A cure for asthma may be five years away after scientists discovered how the causes of the condition can be switched off.
Cardiff University and Kings College London researchers have identified the cells triggered by irritants that cause narrowing of airways inducing coughing, chest tightness and breathlessness.
As the drugs that can deactivate those cells, called calcilytics, already exist and are used in the treatment of osteoporosis, scientists hope that within five years doctors would be able to administer treatment directly into the lungs of patients, stopping asthma from happening in the first place.
"Our findings are incredibly exciting," professor Daniela Riccardi, of Cardiff University's School of Biosciences, told The Telegraph newspaper.
"If we can prove that calcilytics are safe when administered directly to the lung in people, then in five years we could be in a position to treat patients and potentially stop asthma from happening in the first place."0
Experiments on mice revealed that calcium sensing receptor cells were particularly sensitive in asthmatics.
the report quoted Dr Samantha Walker, director of research and policy at Asthma UK, as saying the discovery could be life-changing for 'hundreds of thousands of people'.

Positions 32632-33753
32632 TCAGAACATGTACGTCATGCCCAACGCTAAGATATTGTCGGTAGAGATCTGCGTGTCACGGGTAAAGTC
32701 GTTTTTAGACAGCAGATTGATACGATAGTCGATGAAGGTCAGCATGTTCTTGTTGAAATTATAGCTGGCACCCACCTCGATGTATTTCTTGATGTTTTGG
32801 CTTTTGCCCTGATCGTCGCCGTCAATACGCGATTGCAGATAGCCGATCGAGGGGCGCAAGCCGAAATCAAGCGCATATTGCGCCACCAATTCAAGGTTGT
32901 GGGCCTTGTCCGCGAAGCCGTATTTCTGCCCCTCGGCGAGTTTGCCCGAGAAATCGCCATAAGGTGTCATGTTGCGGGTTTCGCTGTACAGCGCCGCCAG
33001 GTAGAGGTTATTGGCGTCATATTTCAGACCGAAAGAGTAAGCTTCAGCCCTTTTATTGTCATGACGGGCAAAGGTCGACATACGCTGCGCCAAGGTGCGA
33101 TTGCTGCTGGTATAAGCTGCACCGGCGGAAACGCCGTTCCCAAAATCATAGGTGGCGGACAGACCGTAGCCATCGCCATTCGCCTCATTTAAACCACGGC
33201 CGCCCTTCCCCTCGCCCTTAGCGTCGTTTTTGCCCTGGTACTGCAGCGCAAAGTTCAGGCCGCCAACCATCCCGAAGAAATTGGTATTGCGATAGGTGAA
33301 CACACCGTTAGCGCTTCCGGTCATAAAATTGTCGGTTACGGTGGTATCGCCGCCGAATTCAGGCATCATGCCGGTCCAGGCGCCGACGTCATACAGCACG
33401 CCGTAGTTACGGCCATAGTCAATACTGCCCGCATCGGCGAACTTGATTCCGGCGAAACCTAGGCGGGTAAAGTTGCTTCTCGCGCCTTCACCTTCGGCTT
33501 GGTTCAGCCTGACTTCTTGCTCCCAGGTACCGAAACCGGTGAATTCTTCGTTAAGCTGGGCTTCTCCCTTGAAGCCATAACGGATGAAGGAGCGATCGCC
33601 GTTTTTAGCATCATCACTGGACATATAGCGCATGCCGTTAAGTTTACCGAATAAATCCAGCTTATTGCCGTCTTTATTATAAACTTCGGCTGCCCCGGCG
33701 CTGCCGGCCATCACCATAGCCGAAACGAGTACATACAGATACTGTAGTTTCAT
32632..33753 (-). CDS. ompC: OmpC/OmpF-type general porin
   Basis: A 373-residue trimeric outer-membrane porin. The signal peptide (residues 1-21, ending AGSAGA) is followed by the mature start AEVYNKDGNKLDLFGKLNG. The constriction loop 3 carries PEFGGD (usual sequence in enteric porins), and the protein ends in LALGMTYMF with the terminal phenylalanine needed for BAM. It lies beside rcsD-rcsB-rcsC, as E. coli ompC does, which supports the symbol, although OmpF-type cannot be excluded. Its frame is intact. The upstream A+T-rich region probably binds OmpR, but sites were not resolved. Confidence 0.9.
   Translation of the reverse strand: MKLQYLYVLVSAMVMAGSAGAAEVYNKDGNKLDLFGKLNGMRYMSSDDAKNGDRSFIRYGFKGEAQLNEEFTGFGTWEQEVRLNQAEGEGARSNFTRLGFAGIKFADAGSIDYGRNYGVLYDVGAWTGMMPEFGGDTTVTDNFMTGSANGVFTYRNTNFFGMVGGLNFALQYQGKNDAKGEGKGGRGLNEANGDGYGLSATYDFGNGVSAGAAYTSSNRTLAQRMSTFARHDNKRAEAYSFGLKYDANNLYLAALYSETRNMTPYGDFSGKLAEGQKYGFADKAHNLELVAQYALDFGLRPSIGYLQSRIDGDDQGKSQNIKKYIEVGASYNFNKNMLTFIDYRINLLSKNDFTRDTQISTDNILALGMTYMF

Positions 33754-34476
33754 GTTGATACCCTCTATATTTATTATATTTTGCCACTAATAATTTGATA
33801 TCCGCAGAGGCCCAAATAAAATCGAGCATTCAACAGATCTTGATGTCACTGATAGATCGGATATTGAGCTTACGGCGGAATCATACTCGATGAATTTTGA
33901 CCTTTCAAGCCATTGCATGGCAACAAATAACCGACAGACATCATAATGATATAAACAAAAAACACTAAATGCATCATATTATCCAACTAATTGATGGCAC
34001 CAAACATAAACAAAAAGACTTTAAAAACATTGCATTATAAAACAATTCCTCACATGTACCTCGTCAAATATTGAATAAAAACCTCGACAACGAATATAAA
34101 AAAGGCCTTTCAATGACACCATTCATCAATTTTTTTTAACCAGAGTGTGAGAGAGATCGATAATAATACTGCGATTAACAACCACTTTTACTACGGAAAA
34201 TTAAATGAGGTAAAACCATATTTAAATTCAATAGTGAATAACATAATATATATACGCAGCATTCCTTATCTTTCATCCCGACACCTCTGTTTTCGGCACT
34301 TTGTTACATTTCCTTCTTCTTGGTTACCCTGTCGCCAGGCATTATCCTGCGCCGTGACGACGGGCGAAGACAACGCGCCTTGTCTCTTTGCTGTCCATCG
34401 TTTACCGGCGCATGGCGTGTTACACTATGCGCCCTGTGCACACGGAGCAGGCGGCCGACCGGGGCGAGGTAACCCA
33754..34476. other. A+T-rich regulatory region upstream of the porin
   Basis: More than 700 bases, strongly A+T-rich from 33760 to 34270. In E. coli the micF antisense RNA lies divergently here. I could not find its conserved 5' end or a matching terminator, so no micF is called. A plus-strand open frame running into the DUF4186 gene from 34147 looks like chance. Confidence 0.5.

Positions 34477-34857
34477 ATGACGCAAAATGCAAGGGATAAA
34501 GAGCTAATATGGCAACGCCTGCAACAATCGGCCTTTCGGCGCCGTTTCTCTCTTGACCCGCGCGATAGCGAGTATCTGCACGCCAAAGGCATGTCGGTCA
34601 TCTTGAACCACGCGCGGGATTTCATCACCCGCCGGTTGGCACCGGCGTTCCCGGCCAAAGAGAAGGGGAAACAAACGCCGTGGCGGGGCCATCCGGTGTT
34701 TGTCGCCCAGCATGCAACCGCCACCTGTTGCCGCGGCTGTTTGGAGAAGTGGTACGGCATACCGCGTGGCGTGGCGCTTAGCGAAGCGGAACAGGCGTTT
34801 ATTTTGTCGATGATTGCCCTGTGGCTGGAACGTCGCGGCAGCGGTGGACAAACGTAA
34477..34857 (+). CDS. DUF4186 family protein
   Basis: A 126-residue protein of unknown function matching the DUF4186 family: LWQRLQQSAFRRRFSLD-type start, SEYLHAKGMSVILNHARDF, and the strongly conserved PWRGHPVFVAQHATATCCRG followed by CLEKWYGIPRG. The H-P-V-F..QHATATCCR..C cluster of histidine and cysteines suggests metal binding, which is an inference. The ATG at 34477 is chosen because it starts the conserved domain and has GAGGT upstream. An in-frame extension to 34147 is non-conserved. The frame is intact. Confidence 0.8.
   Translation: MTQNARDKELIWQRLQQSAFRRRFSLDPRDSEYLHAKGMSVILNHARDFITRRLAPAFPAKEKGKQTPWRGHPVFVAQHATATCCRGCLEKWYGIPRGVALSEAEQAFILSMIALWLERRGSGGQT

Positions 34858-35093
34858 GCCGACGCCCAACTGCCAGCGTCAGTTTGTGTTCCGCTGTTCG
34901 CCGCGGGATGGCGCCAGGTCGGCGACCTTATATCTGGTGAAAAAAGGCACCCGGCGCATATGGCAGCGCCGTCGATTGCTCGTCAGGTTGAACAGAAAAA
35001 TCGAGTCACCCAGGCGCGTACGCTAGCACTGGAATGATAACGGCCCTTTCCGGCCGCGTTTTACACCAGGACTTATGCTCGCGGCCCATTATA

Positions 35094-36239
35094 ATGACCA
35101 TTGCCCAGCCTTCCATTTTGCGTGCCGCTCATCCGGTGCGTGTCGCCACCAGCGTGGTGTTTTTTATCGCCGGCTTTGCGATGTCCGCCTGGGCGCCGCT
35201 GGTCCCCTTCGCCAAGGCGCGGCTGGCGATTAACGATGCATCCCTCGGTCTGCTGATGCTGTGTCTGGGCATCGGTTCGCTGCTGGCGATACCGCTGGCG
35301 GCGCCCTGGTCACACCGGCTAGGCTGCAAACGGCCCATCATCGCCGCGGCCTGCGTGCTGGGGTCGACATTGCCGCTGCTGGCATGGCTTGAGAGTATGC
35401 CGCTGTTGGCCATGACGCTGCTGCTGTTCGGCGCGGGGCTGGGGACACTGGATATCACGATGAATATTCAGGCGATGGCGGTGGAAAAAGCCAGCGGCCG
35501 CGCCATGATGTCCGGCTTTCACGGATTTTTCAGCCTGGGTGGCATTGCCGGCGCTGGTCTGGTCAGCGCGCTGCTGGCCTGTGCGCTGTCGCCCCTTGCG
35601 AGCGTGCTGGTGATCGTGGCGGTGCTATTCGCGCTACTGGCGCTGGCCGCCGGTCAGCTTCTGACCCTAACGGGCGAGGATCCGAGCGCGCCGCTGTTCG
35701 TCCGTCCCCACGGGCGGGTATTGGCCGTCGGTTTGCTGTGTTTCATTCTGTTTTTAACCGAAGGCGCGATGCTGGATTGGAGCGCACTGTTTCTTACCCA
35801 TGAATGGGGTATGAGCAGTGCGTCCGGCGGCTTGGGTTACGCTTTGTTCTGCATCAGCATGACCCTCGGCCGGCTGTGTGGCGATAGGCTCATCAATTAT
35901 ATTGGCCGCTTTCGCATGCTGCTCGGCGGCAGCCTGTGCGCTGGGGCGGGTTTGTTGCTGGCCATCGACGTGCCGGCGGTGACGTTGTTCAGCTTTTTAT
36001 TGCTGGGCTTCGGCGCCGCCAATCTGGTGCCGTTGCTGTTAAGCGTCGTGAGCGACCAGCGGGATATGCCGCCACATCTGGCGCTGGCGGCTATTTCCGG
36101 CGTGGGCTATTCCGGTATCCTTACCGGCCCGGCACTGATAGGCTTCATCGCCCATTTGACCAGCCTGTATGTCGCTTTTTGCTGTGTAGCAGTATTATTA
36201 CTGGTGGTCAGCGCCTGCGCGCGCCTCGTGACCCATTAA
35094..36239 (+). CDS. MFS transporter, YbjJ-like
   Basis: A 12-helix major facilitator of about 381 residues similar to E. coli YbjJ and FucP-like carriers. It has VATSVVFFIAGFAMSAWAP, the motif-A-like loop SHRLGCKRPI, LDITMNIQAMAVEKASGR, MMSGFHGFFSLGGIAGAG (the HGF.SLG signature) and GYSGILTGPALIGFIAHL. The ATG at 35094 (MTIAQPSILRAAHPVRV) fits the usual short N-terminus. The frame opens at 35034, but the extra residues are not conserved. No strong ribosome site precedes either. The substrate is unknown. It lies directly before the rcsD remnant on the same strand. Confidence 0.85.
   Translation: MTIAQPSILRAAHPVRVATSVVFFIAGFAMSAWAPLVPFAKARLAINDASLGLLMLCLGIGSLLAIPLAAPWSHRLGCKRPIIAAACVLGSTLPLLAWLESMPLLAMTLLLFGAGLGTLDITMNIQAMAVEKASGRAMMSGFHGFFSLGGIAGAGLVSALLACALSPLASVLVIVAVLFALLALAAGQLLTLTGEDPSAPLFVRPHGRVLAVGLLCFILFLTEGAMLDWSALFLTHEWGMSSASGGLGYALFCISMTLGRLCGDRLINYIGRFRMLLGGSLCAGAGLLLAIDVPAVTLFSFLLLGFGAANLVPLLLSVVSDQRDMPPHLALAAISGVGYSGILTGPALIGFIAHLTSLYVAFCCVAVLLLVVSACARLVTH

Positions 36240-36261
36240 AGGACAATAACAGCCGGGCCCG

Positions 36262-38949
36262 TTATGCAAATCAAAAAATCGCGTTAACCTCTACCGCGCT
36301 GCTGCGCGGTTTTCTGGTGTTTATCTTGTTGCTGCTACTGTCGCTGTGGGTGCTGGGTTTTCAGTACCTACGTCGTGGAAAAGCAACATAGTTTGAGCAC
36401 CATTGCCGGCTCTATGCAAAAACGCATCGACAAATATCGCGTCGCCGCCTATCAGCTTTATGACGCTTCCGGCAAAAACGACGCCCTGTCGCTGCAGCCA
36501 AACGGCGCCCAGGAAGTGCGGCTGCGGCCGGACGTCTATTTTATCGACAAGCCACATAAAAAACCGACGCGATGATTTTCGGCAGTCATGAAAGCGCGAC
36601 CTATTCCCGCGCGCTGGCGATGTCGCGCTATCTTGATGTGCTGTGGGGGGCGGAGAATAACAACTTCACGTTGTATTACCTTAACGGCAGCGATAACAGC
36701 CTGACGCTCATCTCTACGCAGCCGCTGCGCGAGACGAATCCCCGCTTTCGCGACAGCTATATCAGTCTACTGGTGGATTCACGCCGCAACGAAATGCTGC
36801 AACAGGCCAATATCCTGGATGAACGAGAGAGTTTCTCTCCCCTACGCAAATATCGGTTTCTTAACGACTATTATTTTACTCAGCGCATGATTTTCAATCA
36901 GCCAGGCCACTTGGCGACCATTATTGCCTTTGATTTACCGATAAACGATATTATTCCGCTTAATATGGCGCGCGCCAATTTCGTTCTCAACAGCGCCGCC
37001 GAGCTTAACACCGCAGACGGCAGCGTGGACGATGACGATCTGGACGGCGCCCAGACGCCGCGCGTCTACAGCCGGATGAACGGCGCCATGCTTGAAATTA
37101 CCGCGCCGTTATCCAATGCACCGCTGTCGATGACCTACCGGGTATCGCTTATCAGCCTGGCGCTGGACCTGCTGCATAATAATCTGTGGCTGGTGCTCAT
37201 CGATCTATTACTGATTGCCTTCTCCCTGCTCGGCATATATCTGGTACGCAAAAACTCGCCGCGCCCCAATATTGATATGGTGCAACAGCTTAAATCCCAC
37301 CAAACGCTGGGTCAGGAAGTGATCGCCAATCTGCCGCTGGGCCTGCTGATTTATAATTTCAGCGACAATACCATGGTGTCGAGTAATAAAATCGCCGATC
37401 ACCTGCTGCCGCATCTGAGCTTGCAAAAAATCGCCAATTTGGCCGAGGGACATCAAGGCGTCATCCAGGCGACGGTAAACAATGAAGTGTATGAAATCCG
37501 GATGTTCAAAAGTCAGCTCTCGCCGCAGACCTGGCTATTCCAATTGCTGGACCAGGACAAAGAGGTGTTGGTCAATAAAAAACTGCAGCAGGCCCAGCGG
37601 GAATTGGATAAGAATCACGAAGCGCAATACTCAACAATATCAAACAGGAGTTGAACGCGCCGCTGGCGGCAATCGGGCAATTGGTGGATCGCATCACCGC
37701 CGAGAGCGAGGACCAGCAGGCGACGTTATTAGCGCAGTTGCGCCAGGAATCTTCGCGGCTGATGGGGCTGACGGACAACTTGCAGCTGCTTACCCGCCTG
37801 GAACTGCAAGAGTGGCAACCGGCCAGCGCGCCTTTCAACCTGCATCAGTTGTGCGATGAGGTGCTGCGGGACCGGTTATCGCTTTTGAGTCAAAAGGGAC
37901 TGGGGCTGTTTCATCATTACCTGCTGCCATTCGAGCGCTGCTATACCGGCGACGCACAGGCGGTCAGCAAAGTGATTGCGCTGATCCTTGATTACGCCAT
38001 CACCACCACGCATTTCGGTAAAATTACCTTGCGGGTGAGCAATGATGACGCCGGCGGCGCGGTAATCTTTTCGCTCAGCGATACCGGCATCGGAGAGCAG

She added, if the research proved successful we may be just a few years away from a new treatment for asthma, and further investment was urgently needed to take it further through clinical trials.
Asthma, a debilitating long-term condition causes coughing, wheezing, chest tightness and breathlessness.
It severely affects children's lives, forcing them to stay indoors to avoid allergens, and to avoid exercise for fear of bringing on an attack.
Scientists knew that inflammation in the small tubes carrying air and out of the lungs, caused asthma but did not know what triggered the attack.
However, experiments on mice and human airway tissue revealed that calcium sensing receptor (CaSR ) cells - which detect changes in the environment went into overdrive in asthmatics, which caused, inflammation and narrowing.
The inhalation of calcilytic drugs deactivates the cells and stops all symptoms, the research - published in Science Translational Medicine - found.
The scientists hope that clinical trials would soon start.